In this document, CERT-EU has focused on procedures for securing IT infrastructure from threats against availability. The guidance is based on proven DDoS identification and mitigation methods that can effectively and efficiently respond to DDoS attacks.

1.1. Target audience

This document is aimed at general IT staff who have undertaken the responsibility of managing Internet-facing IT infrastructures and being prepared to respond to DDoS incidents. This document only provides high-level guidelines. Different approaches are possible and may be valid. This document should rather be seen as a guideline in the absence of more specific local policies and procedures related to this topic. It does not supersede any specific applicable policies or procedures, which should be followed if they exist.

In case of doubts or any additional questions about this document, do not hesitate to seek further advice and assistance from your respective authorities or the CERT-EU team.

2. DDoS attack categories

There are four primary categories of DDoS attacks^[]. Understanding these categories is essential for devising comprehensive defence strategies against DDoS attacks. Each type of attack requires a tailored approach for effective mitigation, often involving a combination of network, protocol, and application-layer defences.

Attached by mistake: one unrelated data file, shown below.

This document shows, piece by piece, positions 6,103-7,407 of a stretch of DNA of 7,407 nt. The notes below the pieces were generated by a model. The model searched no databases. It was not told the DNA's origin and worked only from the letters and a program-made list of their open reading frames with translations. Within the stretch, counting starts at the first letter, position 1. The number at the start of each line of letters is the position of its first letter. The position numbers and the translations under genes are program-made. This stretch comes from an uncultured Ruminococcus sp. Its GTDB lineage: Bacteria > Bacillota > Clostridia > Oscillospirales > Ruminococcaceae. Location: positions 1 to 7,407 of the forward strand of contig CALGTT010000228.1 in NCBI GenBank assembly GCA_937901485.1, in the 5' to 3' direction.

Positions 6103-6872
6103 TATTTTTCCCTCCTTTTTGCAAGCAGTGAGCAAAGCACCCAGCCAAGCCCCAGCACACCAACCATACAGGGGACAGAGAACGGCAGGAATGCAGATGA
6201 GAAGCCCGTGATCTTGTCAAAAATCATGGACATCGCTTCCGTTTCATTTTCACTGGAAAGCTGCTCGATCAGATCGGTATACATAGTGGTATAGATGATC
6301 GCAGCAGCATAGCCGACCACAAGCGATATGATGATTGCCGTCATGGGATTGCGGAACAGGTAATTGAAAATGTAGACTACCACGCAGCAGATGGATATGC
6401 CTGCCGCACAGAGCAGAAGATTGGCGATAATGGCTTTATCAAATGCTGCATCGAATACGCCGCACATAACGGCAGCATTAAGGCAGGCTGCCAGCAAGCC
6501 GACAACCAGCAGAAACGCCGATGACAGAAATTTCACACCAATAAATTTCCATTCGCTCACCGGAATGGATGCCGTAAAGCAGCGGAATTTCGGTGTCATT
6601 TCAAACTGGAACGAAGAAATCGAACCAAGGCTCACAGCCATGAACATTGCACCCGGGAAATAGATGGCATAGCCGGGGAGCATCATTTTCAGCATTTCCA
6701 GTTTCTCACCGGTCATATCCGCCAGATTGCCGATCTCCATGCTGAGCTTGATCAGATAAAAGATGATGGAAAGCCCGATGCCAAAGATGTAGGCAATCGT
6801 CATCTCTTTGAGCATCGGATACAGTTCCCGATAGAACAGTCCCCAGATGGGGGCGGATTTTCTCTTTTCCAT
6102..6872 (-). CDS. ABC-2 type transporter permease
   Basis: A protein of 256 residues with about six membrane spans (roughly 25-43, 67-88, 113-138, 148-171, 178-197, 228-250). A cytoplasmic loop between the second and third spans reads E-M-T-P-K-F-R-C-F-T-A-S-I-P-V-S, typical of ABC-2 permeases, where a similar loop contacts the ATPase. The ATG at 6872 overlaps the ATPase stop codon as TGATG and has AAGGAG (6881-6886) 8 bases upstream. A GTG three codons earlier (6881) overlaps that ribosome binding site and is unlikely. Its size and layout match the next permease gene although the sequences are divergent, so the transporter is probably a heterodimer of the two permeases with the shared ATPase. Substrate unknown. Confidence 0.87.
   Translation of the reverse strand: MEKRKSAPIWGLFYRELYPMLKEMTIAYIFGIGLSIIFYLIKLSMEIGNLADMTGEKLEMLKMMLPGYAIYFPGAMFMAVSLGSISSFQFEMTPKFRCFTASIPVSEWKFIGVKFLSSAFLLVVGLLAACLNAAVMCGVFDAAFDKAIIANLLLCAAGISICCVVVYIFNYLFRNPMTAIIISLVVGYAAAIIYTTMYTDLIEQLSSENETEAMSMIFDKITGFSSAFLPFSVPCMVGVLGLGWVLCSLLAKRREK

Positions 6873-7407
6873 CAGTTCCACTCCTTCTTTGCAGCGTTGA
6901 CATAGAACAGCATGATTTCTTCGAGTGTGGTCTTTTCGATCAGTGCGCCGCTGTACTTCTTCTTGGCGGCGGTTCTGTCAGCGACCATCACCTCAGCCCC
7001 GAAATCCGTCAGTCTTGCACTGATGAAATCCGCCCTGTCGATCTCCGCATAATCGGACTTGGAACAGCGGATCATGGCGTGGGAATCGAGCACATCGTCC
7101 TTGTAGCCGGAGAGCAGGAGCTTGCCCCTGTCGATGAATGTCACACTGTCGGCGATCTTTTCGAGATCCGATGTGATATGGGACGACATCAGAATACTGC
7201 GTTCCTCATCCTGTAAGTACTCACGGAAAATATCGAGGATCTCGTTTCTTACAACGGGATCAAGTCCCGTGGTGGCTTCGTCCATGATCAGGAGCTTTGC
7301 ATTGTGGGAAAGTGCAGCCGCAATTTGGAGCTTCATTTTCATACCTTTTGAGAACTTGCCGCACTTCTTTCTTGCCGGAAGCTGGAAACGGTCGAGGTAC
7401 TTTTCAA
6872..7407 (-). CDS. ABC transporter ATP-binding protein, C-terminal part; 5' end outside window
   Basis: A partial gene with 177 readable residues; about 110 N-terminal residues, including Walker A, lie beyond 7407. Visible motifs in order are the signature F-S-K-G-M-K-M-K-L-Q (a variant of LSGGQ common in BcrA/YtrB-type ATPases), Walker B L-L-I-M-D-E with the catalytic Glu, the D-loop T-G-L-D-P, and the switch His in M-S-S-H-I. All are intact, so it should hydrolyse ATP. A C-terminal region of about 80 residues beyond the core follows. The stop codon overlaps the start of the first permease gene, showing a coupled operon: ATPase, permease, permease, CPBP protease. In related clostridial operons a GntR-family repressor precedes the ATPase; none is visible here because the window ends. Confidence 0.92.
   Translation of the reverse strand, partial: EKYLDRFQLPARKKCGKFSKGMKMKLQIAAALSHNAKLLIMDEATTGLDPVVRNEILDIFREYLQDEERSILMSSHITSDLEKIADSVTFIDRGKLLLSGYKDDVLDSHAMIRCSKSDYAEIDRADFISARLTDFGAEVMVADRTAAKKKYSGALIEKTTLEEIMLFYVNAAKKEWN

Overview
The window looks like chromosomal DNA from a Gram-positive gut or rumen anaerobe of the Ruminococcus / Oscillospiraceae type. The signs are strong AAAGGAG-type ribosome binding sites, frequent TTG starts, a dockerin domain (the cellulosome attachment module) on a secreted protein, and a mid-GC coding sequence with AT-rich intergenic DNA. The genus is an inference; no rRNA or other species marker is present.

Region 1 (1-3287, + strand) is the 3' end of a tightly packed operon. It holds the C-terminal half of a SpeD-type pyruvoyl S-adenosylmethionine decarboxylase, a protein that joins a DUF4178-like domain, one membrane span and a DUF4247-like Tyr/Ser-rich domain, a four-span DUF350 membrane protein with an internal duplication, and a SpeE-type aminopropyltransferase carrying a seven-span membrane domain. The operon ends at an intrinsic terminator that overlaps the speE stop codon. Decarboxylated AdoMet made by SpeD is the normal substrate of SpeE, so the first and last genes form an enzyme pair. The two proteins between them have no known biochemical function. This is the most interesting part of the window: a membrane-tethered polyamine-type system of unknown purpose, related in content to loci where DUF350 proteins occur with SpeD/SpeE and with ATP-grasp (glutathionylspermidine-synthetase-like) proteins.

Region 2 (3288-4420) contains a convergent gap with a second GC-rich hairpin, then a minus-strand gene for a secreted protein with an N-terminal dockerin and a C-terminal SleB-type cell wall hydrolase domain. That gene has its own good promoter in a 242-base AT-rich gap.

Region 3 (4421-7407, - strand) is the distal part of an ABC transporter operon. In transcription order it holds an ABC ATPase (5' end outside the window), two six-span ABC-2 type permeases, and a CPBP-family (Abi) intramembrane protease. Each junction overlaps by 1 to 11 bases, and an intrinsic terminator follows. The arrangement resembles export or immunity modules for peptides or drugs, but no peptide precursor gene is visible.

Volumetric attacks: Volumetric attacks are designed to consume the bandwidth of the target network or service. They typically involve overwhelming the target with a massive amount of data, often through methods such as UDP floods, ICMP floods, or DNS amplification. To do so, the attacker generates large volumes of traffic by exploiting the capacity of many devices across the Internet, creating a flood of data packets. This type of attack is measured in bits per second (bps).

Protocol attacks: Protocol attacks aim to exhaust server resources or intermediate communication equipment (such as firewalls and load balancers) by exploiting protocol weaknesses. Examples include SYN floods, Ping of Death, and Smurf attacks. These attacks focus on depleting state table resources or causing excessive computational load on protocol stack implementations, thus disrupting legitimate connections. They are typically measured in packets per second (pps).